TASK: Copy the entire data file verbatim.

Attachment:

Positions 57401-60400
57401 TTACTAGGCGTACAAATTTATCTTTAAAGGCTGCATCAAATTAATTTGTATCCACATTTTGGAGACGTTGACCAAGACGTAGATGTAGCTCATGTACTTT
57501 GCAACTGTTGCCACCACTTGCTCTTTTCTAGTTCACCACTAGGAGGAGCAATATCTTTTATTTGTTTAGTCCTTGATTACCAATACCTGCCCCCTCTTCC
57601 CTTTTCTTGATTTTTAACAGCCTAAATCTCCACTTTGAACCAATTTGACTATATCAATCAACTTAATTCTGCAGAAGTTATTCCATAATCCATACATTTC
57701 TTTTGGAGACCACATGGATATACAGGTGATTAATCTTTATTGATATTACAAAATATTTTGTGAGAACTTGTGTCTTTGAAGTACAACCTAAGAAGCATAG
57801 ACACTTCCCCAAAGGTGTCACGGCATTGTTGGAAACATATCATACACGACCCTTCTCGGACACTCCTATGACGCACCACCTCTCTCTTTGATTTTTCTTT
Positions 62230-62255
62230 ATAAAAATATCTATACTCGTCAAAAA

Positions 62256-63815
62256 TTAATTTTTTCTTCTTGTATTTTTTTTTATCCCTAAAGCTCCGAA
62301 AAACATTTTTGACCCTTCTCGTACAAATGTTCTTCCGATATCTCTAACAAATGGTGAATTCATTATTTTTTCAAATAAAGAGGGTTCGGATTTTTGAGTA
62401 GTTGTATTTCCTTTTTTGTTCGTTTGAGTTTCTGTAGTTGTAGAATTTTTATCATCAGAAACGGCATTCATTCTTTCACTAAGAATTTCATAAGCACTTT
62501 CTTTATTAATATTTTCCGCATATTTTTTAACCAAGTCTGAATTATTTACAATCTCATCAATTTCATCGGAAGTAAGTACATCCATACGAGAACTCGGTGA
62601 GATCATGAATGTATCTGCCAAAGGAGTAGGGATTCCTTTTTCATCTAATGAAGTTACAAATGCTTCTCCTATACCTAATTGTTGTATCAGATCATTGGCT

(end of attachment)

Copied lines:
Positions 57401-60400
57401 TTACTAGGCGTACAAATTTATCTTTAAAGGCTGCATCAAATTAATTTGTATCCACATTTTGGAGACGTTGACCAAGACGTAGATGTAGCTCATGTACTTT
57501 GCAACTGTTGCCACCACTTGCTCTTTTCTAGTTCACCACTAGGAGGAGCAATATCTTTTATTTGTTTAGTCCTTGATTACCAATACCTGCCCCCTCTTCC
57601 CTTTTCTTGATTTTTAACAGCCTAAATCTCCACTTTGAACCAATTTGACTATATCAATCAACTTAATTCTGCAGAAGTTATTCCATAATCCATACATTTC
57701 TTTTGGAGACCACATGGATATACAGGTGATTAATCTTTATTGATATTACAAAATATTTTGTGAGAACTTGTGTCTTTGAAGTACAACCTAAGAAGCATAG
57801 ACACTTCCCCAAAGGTGTCACGGCATTGTTGGAAACATATCATACACGACCCTTCTCGGACACTCCTATGACGCACCACCTCTCTCTTTGATTTTTCTTT
Positions 62230-62255
62230 ATAAAAATATCTATACTCGTCAAAAA

Positions 62256-63815
62256 TTAATTTTTTCTTCTTGTATTTTTTTTTATCCCTAAAGCTCCGAA
62301 AAACATTTTTGACCCTTCTCGTACAAATGTTCTTCCGATATCTCTAACAAATGGTGAATTCATTATTTTTTCAAATAAAGAGGGTTCGGATTTTTGAGTA
62401 GTTGTATTTCCTTTTTTGTTCGTTTGAGTTTCTGTAGTTGTAGAATTTTTATCATCAGAAACGGCATTCATTCTTTCACTAAGAATTTCATAAGCACTTT
62501 CTTTATTAATATTTTCCGCATATTTTTTAACCAAGTCTGAATTATTTACAATCTCATCAATTTCATCGGAAGTAAGTACATCCATACGAGAACTCGGTGA
62601 GATCATGAATGTATCTGCCAAAGGAGTAGGGATTCCTTTTTCATCTAATGAAGTTACAAATGCTTCTCCTATACCTAATTGTTGTATCAGATCATTGGCT